A blockchain solution for Greece started out as a educational white paper by Lee Gibson Grant, of Coinstructors. The question Lee Grant was trying to answer was could Greece launch its national currency backed by state owned assets? This secondary currency could benefit Greece by keeping assets under state control while providing liquidity. The concept was explored further in an Op-Ed by Brian Kelly founder of Brian Kelly Capital which challenged the blockchain community to present solutions at an online expo on the 20th of May. Information on the expo can be found here www.drachmae.money.The debate will be moderated by Brian Kelly and will feature thought leaders from the economic and blockchain communities.
Background on Greek Assets
Greece has faced growing pressure to denationalise loss-making public companies and sell off land holdings estimated by the IMF to be worth between €200bn and €300bn.The real estate includes islands, Olympic games venues and other prime sites. However, state-owned assets have been considered sacred cows and the proposed sales have created significant political backlash.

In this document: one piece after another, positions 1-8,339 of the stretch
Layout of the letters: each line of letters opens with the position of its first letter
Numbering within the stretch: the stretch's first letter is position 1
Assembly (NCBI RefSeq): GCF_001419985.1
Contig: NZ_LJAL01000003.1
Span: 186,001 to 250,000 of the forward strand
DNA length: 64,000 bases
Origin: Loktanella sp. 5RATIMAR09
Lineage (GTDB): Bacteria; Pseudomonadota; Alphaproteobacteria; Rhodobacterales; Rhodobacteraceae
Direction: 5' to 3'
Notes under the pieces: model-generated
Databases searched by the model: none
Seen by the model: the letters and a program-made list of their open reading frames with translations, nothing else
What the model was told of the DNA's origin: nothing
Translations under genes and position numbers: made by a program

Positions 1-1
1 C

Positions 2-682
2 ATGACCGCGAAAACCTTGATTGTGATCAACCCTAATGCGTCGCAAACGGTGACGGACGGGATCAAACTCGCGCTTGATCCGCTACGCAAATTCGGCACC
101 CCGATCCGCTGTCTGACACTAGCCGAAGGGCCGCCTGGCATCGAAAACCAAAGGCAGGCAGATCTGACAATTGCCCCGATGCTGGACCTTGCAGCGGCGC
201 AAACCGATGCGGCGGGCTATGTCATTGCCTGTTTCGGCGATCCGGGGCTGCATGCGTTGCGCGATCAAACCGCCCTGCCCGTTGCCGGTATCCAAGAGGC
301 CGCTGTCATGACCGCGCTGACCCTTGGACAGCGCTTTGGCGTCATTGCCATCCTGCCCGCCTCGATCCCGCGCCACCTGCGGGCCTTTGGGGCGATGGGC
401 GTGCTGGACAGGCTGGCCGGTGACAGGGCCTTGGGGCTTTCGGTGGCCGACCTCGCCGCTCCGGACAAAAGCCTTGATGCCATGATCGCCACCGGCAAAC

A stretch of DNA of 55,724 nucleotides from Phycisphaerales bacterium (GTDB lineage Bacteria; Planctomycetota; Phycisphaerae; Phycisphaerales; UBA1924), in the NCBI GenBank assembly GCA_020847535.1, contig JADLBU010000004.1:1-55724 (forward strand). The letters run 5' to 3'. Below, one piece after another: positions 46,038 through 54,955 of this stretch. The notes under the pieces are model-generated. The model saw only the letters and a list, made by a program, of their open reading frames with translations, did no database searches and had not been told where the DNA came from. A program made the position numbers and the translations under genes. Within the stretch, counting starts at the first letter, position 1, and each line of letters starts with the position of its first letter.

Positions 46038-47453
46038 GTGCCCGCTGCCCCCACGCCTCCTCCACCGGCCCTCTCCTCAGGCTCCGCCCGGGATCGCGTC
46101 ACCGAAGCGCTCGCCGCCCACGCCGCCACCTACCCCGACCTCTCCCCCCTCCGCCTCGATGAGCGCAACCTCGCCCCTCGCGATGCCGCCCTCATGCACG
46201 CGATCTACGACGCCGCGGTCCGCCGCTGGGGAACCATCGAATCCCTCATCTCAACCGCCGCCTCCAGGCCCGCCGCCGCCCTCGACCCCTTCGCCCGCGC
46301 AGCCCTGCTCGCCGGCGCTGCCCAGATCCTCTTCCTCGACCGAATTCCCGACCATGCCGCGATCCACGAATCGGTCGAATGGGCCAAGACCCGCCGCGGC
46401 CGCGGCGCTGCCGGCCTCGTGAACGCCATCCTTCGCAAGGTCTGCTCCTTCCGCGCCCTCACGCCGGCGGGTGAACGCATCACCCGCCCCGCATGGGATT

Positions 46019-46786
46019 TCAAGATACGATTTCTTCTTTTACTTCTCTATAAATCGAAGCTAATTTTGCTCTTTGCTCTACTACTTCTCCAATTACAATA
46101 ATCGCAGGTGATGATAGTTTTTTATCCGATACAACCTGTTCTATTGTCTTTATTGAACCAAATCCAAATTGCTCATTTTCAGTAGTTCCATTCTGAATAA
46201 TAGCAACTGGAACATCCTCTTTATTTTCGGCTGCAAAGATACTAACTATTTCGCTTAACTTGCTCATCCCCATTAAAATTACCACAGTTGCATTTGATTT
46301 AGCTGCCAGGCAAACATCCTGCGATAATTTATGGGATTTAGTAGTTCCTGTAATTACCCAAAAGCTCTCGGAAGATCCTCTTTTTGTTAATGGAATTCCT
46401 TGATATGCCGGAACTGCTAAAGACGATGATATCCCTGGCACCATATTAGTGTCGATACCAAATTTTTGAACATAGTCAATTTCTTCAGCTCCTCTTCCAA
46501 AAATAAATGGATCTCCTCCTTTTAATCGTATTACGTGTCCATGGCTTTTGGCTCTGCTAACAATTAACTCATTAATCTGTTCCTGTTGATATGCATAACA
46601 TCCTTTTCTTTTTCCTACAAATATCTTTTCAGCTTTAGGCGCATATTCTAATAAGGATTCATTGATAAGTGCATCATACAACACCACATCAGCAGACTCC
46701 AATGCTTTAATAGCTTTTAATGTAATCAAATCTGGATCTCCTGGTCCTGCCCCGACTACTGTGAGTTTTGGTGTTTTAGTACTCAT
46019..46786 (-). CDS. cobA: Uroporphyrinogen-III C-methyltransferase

According to Eurostat, as of September 2014, Greece held 86 billion euros of financial assets on its general government balance sheet. As a percentage of GDP, this makes Greece the 7th wealthiest nation in the EU. As a point of reference, financially sound Germany ranks 17th on the list of state-owned assets as a percentage of GDP.
Greece may have at least $600bn worth of gas and oil reserves.
Now when we look at who Greece owes money and how much: 315.5 Billion Euros in General Debt
The E-Drachmae white paper explains how individuals, private associations, regional governments and even the Central Government could use the secondary digital currency.
Benefits of the Digital Currency
This approach is a hybrid of a parallel currency and an asset-backed security. Combining the attributes of a digital currency and an asset backed security would result in several benefits.
1. Greece would retain ownership of its highly prized state assets, satisfying the voter mandate to curtail privatization.
2. The currency could be used to pay government salaries and workers would be able to spend the currency at local businesses providing a much-needed economic boost.
3. This creates an investable asset that would be a proxy for a recovery of the Greek economy.
4. Greek banks could hold this hybrid asset instead of T-bills; the asset backing would immediately strengthen bank balance sheets.